War At Mere 37% Support In New Poll
A new poll conducted for the AP has found support for the Iraq War at a mere 37%, and 9 out of 10 adults support the right for those opposed to the war to publicly oppose it. This is further evidence of the disconnect from reality of the Bush Administration who looks for constant new evolving reasons to justify this war.
Back as far as 1997, when Donald Rumsfeld, Paul Wolfowitz, Dick Cheney and Paul Wolfowitz all members of the defense contractor funded PNAC(Project For The New American Century)searched for reasons to justify the restart of the old 1990-91 Gulf War, testimony of Paul Wolfowitz to Congress included the need for America to secure oil supplies under the control of Saddam Hussein, on one side of the Strait of Hormuz, and with Iran on the other side. Then the argument evolved into one of a claim that Saddam may or may not have WMDs in a letter rejected by then President Bill Clinton, signed by Donald Rumsfeld and other PNAN members to restart the old Gulf War in 1998. After that date, members of the PNAC and defense industry searched for a candidate who would support the restart of the old Gulf War, and Bush seemed to be their best bet. As Governor when some in the funeral industry were being investigated in Texas, it had been argued on many Websites that Bush helped this industry out in a scandal that could have ended his career if all the facts were made public. This kind of blind devotion yo big business made Bush a near legend to business interests. Bush was seen as the perfect poster boy to stand with the big money interests and to start a war based on shallow evidence to benefit big corporations like the defense industry interests who really wanted this war.
Right after the 2001 inauguration, Paul O'Neill, former Secretary Of The Treasury, claimed that the Bush Administration was completely obsessed with restarting the old Gulf War in Iraq. The 9/11 attacks distracted the efforts for a while, but then finally were used in a false public perception that Iraq was somehow responsible for 9/11. It seems that most Americans are no experts on MidEast history or personalities, and the Bush Administration did not promote these false perceptions, but rather took advantage of the public wave of support these false generalaties created and used this to bolster their efforts. And claims of Dr. Condoleezza Rice claimed that Iraq may be responsible for a "mushroom cloud" if the U.S. did not act. Then the war was started and of course no WMDs were found because all of this either destroyed by the UNSCOM arms inspections or by order of Saddam Hussein who did not want any evidence to be found that would implicate him in a war crimes trial. Now that Iraq has gone badly, the latest evolving story from Bush is that we're fighting "terrorists" in Iraq, or better there than here, which is another absurdity as the insurgency is a result of the American role in Iraq.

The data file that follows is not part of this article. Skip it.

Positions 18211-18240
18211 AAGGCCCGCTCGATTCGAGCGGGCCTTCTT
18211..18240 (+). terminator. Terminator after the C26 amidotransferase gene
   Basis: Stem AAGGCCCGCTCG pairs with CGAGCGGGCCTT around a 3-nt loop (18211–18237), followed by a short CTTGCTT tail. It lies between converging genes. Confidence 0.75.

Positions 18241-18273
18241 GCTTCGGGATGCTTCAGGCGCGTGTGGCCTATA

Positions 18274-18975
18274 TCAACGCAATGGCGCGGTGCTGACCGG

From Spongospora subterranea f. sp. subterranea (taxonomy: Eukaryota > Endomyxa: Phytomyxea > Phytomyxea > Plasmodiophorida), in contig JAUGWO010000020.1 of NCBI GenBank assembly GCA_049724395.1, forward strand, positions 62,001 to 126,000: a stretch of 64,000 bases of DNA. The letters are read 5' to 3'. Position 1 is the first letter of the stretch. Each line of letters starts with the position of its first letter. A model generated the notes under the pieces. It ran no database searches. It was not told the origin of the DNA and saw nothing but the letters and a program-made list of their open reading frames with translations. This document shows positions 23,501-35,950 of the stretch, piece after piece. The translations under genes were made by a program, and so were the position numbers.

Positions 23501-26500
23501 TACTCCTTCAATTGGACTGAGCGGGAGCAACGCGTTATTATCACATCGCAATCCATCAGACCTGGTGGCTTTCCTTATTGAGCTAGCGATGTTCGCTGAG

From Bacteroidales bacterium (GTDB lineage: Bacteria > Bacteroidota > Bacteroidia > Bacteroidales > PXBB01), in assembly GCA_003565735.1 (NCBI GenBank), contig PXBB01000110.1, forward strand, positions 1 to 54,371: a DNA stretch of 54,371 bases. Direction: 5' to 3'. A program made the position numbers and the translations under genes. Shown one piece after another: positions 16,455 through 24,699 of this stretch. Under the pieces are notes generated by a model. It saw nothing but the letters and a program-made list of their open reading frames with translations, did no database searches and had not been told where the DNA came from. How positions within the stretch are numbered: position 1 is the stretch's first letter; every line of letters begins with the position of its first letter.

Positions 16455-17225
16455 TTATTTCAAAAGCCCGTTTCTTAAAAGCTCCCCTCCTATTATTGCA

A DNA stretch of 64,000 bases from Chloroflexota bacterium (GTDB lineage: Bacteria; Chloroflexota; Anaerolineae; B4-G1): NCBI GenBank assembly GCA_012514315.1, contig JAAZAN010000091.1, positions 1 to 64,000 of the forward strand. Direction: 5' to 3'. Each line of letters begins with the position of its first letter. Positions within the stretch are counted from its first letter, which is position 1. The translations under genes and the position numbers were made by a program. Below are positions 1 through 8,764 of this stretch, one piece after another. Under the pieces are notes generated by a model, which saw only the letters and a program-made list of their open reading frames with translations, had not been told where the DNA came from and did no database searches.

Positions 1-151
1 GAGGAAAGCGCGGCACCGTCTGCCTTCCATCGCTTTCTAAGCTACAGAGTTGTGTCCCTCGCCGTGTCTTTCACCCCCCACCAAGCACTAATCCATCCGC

Just like LBJ, who used falseshoods related to the attack on the USS Maddox which many claim never ever happened to get America involved with both feet into Vietnam, Bush cannot accept that fact he was wrong about Iraq, and feels that each latest evolving story might catch on with the public, hoping enough are gullible enough to accept the latest evolving story as a good justification for nearly everything that has gone wrong with this war.
But the worst may be yet to come with Iraq, the Sunni minority is not at all happy with the proposed constitution which may create the breakup of Iraq into three seperate countries or fuel a bloody civil war. Either would be virtually uncontrollable for the U.S. There are many reasons that Iraq is similar to Vietnam, while different but worse in it's own way. Vietnam was bad, but certainly did not involve the MidEast oil supplies in close range or a possible broad conflict with Israel and Iran. The MidEast is now unstable because of Iraq, which may clearly start to fail within days to months unless the Sunni minority can be brought into, rather left out of the constitution process. Time will tell.